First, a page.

MagLab builds record-breaking magnet for Berlin

Greg Boebinger, director of the
National High Magnetic Field

A unique magnet developed by the Florida State University-headquartered National High Magnetic Field Laboratory (MagLab) and Germany’sHelmholtz Centre Berlin(HZB) has reached a new world record for a neutron scattering magnet.

The series-connected hybrid magnet successfully reached 26 tesla on Oct. 16, crushing the previous record of 17 tesla. As an added bonus, the magnet offers researchers much more space to perform their complex scattering experiments.

Using this magnet system, scientists scatter beams of particles to investigate the magnetism in exotic materials on an atomic scale.

“During construction, I worried about the risks, because this is an entirely new magnet design for neutron scattering,” MagLab Director Greg Boebinger said. “Now I can’t wait to see the reward: the exciting science that cannot be performed anywhere other than in this extraordinary, high-performance magnet system.”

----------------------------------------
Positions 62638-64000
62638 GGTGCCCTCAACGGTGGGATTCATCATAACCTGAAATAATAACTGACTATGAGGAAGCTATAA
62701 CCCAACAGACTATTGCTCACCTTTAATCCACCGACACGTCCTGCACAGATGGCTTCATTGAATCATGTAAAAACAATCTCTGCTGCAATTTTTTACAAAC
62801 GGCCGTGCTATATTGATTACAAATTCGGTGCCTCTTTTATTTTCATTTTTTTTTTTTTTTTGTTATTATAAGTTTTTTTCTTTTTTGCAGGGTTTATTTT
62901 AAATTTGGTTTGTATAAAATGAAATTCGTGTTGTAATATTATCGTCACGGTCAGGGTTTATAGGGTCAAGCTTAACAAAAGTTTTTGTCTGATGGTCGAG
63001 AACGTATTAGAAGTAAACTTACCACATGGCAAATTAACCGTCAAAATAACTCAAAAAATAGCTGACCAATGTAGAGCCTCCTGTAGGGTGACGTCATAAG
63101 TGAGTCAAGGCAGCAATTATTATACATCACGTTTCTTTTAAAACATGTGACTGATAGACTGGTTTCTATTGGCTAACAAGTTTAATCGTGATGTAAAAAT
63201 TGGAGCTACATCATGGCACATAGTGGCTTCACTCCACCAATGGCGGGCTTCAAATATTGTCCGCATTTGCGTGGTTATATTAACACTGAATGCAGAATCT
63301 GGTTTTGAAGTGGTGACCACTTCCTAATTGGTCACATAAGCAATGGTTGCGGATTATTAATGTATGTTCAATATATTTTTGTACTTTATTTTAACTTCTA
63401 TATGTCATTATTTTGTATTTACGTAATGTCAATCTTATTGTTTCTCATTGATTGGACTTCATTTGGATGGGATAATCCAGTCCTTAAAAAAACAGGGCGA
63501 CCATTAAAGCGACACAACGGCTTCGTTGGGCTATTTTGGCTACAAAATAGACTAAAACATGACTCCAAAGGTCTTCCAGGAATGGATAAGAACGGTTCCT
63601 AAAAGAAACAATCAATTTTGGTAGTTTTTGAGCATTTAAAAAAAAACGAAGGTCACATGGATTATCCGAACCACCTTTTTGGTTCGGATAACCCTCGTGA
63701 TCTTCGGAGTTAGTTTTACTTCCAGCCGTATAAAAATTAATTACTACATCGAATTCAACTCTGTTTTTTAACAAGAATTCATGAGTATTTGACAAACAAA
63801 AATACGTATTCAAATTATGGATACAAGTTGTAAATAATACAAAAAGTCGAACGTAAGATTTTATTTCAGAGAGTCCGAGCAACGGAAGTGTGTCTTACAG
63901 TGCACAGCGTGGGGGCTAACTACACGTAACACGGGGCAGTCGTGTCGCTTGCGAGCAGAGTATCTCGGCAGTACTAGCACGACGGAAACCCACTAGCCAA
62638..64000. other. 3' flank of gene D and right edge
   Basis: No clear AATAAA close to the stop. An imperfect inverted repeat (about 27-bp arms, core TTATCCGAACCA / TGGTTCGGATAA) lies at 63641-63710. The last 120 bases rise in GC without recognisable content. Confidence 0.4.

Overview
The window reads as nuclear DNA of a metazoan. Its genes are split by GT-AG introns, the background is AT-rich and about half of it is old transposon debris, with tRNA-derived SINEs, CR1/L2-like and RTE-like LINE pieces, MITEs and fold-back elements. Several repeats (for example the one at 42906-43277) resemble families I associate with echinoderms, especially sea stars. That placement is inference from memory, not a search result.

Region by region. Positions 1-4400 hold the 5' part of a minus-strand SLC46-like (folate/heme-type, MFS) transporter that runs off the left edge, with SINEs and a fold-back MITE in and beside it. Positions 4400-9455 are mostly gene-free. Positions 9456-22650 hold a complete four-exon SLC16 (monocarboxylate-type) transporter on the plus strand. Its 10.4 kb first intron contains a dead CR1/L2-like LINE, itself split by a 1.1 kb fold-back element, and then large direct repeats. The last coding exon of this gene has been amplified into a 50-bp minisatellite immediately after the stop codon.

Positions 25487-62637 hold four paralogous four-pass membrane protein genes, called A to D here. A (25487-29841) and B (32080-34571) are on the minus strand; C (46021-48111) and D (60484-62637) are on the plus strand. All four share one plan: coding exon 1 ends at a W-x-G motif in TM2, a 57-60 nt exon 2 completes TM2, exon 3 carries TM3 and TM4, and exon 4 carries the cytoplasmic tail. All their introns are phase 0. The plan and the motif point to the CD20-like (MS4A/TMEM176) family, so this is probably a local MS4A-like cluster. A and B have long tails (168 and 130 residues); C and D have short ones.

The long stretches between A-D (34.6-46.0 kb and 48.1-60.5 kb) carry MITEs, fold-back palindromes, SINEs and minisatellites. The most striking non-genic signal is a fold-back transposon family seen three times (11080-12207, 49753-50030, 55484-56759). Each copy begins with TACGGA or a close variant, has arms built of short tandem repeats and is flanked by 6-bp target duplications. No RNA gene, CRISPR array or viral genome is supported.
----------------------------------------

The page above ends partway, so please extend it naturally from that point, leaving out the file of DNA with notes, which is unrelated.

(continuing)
The record-setting HZB magnet in Berlin.
The record-setting HZB magnet in Berlin.

During the magnet testing process, most superconducting magnets experience expensive and time-consuming shutdowns, or quenches. This magnet, however, reached full field without a quench and took only two months to test.

This successful series-connected hybrid magnet is the result of more than 120,000 staff-hours at the MagLab,” said Mark Bird, the MagLab’s director of magnet science and technology in charge of the Berlin project. “It could not have happened without the incredible dedication and commitment of dozens of people here at the MagLab and at HZB.”

The Berlin magnet was tested in a temporary location at HZB, but in coming months it will be moved to the neutron guide-hall and integrated with the rest of the instrument. Scientists interested in future use of the magnet should directly contact HZB.